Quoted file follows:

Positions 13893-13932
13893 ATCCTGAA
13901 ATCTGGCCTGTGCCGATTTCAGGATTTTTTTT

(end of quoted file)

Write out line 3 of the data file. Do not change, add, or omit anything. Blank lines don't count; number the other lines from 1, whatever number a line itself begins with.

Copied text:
13901 ATCTGGCCTGTGCCGATTTCAGGATTTTTTTT